Problems, problems, problems…

Well, you should always expect unexpected problems when upgrading computers.

Case in point: In my last post, I talked about adding an XFX GeForce 7300GT video card to my computer. However, at that time I had not really pushed it very much. I played Doom 3 for a couple of minutes, was amazed by the quality of the rendering, and posted to this blog. Later, I continued to play Doom 3, and found that, consistently, after about 5 – 10 minutes of playing, the computer would lock up. So, I downloaded a video card stability tester, and the card would fail the test (i.e., crash the computer) within just a few seconds of the test running. After reading online and reviewing the specs for the video card, I began to suspect that the card was attempting to pull more power than my 400W power supply could, well, supply.

So, I went onto NewEgg, read some reviews, and ordered an Antec TrueControl 550W power supply. This time around, I wanted to go with Antec since they are consistently well reviewed and have a very good reputation for producing high-quality power supplies.

A few days went buy, and it came. I installed it, and it completely solved the problem. Doom 3 runs perpetually, and the video card stability test runs without crashing. However, this is not the end of the story.

The TrueControl line of power supplies come with a control panel you can mount on the front of your computer. This panel has several dials which allow you to tweak the voltage and fan speed of the power supply. I have two issues with this control panel: One, I don’t overclock so I don’t need to tweak my voltage levels. Two, the panel is incredibly, incredibly, ugly. Perhaps if you’re one of those people who put neon lights in your case, it wouldn’t be so bad, but that is not the look I’m going for at all.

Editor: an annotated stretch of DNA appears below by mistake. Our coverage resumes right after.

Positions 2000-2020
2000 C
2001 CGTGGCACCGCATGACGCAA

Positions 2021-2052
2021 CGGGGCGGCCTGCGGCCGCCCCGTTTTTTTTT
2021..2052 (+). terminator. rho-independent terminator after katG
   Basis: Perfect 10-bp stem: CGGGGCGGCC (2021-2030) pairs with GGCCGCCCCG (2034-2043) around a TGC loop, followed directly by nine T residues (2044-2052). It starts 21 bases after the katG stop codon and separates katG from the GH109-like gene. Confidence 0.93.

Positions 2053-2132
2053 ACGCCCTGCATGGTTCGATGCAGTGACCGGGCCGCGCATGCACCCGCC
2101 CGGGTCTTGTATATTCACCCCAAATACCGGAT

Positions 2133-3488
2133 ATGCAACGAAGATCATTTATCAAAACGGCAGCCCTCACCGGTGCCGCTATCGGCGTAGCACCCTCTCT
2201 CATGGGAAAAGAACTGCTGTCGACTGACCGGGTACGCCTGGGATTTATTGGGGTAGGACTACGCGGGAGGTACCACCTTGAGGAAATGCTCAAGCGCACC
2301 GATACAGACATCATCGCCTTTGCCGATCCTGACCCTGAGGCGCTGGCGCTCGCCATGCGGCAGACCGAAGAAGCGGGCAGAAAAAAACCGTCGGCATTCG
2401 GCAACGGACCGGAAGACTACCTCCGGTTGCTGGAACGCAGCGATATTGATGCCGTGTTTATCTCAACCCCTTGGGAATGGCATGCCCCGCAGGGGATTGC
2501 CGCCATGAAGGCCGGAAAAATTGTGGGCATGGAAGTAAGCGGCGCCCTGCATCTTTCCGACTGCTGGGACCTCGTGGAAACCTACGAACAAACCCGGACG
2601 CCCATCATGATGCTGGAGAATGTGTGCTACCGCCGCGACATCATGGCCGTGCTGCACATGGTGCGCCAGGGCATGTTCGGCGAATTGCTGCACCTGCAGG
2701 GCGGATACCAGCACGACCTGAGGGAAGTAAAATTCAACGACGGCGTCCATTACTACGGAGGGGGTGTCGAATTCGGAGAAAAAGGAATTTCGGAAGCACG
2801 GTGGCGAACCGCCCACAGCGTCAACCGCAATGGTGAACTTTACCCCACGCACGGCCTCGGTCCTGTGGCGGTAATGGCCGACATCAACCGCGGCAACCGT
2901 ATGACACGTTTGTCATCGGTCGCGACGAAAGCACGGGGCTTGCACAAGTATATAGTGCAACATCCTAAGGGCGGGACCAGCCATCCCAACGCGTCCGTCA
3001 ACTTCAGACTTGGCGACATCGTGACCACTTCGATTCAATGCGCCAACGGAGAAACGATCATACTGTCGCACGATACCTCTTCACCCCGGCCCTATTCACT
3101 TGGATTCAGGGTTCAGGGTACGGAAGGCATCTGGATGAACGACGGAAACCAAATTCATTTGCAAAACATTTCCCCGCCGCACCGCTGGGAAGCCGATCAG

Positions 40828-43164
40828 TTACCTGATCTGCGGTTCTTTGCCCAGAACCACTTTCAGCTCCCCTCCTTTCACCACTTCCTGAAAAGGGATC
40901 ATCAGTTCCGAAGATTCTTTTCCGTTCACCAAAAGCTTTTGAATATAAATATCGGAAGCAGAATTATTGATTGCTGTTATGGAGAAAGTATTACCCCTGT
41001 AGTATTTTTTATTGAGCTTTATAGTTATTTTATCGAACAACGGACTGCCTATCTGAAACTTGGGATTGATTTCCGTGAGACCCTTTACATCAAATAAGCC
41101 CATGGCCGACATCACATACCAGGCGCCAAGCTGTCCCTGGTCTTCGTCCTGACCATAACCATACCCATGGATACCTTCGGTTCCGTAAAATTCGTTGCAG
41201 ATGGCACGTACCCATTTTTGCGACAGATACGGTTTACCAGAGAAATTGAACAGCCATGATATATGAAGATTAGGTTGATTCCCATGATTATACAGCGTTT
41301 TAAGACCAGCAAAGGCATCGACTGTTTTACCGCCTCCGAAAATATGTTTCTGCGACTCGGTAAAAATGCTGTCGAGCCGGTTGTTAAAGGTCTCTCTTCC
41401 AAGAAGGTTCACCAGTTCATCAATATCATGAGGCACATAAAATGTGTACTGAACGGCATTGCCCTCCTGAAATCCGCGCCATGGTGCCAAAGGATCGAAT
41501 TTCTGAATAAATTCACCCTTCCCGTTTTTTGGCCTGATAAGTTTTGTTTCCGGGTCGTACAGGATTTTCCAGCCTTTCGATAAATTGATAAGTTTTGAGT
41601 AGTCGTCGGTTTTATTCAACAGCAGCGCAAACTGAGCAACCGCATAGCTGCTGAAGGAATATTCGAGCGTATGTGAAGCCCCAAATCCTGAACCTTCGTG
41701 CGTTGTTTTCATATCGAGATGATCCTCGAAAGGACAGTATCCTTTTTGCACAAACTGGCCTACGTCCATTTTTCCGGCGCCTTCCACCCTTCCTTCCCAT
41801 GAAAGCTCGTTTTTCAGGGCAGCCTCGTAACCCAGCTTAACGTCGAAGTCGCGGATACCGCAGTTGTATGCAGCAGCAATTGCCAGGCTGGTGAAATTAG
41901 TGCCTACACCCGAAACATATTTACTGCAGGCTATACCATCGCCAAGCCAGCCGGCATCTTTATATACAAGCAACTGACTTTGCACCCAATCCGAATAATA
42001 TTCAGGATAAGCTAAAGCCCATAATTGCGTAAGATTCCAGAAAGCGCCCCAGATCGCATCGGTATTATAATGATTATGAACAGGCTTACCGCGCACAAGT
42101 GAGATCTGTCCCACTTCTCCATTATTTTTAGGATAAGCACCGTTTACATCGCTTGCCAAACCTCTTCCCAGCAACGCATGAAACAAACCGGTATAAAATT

When ordering the power supply, I assumed that if you didn’t set up the control panel, the power supply would just run like a normal power supply and produce the rated voltages and whatnot. However, it turns out that without the front panel connected, the power supply actually runs all the voltages at their minimum rated levels, and fans at full speed. Incredible.

It’s perfectly safe to have voltages at the bottom of the rated range, but the problem is that if that voltage were to fluctuate at all, you’d suddenly be outside of that safe range. I didn’t want to pay top dollar for an Antec power supply, and always be worried about my voltage levels. Nor did I want to have to install the horrible front panel.

So, I returned it to NewEgg. Luckily, they are good about things like this. In its place, I ordered a standard TruePower Trio 550W power supply. No front panel.

Upon installing this power supply, the video card still functions correctly, and voltage levels are where they should be. I’m pretty impressed with the Antec power supply so far. It’s quiet, powerful, and puts out incredibly steady voltages.

But in the end, this is a lesson — always assume that something is going to go wrong when upgrading parts. Not that that’s bad — you’ll learn a lot along the way — but it’s just important to keep in mind.

Leave a Comment